Even better, you can use a probabilistic sensor model and incrementally refine your position estimate of the RFID tag based on tag detection rates. If you're genuinely interested, look at this paper.

more than 5 years ago
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Researchers Debut Barcode Replacement

karstux Re:Not sure the library is the best example for us (185 comments)

Besides, in a properly organized library finding a particular book is very, very easy, as long as you know the signature and the book is at its proper place. Might be quite handy for spotting those misplaced books, though.

more than 5 years ago
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Researchers Debut Barcode Replacement

karstux Re:As a barcode replacement it sucks (185 comments)

The Bokode pose estimate seems quite stable indeed, but then the comparison pose estimate (the "G" in the black square) seems to be willfully bad. I've seen better than that, if maybe not quite as stable as the Bokode example, with traditional 2D code matrices.

Unfortunately, the 2-camera rig that they use (one focused at the scene, one at infinity) isn't exactly standard. And it probably won't work with cell phone cameras at all, since these are fixed-focus. Finally, if the camera has to move around a whole lot before it has seen the whole code, it probably isn't going to take off as a barcode replacement. Information at a glance is important in that area.

Besides, I don't really see the need to visually encode a whole lot of information on an object. A small reference ID or an URL is enough, then anything can be looked up online without size restraints.

more than 5 years ago
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Solar-Powered Moon Rover To Explore Apollo Landing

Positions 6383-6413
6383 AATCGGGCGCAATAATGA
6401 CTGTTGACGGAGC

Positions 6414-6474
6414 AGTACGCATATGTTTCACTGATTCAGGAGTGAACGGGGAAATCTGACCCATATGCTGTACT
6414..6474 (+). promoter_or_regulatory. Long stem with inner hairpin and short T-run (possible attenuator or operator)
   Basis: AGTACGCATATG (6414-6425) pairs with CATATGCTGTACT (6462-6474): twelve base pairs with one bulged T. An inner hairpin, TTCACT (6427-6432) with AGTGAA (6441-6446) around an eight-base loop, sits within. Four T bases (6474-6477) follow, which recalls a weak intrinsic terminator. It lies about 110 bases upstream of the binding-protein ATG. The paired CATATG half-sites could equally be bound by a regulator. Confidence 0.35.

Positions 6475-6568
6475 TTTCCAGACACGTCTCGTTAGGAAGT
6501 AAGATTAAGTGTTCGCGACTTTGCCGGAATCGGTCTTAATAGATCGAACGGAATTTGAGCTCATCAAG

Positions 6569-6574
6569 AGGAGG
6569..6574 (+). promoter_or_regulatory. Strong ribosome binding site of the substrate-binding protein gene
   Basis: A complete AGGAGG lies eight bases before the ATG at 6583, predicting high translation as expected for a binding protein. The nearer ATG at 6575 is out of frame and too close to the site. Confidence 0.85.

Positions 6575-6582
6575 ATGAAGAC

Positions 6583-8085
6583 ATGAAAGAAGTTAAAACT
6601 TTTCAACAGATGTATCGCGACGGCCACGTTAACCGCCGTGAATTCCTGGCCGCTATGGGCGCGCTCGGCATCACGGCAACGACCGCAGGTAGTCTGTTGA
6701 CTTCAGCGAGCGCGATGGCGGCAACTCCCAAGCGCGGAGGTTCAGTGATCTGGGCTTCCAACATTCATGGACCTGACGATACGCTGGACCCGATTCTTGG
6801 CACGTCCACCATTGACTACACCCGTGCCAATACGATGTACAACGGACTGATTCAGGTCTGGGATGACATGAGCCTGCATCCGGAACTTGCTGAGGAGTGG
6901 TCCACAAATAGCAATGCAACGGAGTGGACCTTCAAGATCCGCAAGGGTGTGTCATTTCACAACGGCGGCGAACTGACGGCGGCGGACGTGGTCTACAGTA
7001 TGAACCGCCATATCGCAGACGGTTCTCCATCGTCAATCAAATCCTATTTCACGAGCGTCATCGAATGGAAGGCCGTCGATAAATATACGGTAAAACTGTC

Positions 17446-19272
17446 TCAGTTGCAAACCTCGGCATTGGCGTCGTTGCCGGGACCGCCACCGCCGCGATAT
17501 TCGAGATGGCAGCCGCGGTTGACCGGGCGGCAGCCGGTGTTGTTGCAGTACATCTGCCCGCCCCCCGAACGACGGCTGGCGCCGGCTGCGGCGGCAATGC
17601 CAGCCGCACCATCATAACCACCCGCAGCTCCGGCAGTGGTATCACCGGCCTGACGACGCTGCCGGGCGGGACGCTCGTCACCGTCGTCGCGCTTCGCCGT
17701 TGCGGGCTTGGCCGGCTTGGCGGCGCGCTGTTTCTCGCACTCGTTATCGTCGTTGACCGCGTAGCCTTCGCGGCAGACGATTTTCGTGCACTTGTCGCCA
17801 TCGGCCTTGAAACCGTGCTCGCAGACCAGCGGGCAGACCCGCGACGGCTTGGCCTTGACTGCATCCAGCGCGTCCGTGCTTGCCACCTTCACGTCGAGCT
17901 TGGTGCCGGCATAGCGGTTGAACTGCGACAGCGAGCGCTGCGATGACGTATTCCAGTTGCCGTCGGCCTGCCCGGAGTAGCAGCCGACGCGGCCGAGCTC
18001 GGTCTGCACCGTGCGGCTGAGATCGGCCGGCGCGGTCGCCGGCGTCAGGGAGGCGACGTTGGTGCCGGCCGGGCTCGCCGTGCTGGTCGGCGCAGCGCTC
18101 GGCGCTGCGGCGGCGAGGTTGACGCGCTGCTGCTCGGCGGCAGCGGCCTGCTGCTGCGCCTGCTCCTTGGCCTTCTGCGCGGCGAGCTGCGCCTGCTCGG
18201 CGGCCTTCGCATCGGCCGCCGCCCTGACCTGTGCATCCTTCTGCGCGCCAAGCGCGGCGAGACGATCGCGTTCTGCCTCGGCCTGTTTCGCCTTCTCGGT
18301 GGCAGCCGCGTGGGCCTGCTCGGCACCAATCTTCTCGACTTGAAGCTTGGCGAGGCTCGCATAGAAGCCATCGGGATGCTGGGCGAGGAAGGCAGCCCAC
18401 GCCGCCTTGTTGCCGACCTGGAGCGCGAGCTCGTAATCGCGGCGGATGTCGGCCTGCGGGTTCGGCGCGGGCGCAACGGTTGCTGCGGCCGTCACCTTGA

karstux Re:One word: regolith (151 comments)

I'm not sure about this. Kicked up lunar dust particles move in parabolic trajectories. Since there's no atmosphere, they won't stay afloat and disperse. So, if you know which way the wheels will kick up dust, you can strategically place the solar panels where they won't get dusty. They'll stay clean forever...

That bit about the batteries is really ridiculous. A thin aluminum foil will protect the batteries from thermal radiation just fine. Apart from that, there's no "temperature" on the moon...

more than 5 years ago
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Windows 7 Clean Install Only In Europe

karstux Re:OOh (803 comments)

Of course, I've also never bought into the idea that the only way to clean up an infected windows box is to reinstall everything from scratch. It takes me about 30 minutes of work to clean up the worst infected windows computer I've ever seen (and I've seen a lot). That's 30 minutes of work for me and about a day or so of work for the computer. Saves the end user a ton of work reinstalling everything, though.

Have you ever heard of rootkits? There's no way you can guarantee that a previously infected computer is "clean" again. Why not simply back up user data, format and reinstall? You end up with a guaranteed clean system, and doesn't take much longer.

Concerning OS updates, here's what I do: I buy a new HDD, install the new OS on that, then put my old HDD in an external enclosure and copy my data over from there. By the time I update my OS, the old HDD is most likely obsolete as well, so why not upgrade that at the same time... and it's impossible to lose data.

more than 5 years ago
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Integrating Wikipedia With a Local Intranet Wiki

karstux Re:Doinitwrong (121 comments)

That's what I'd have suggested as well. Least amount of work, efficient, usable, no questionable hacks. It's common sense.

more than 5 years ago

Submissions

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A Linux desktop for non-techies?

karstux karstux writes  |  more than 5 years ago

karstux (681641) writes "I'm sure this is a problem that many of the slashdot crowd have run into, and I'd like to hear your solutions. I'm tasked with providing a notebook to a completely non-technical friend, for exclusively mundane activities such as web browsing, e-mail correspondence and composing the odd letter. The recipient is of course indoctrinated to Windows ways.

I'd like the solution to be as maintenance-free, secure and easy to use as possible. I don't want to have to "teach" the usage of the system, and I won't be around to fix things if anything breaks. Under these circumstances, is Linux a good idea? If so, which flavor? Are there alternatives? (OS X won't run on the hardware.)"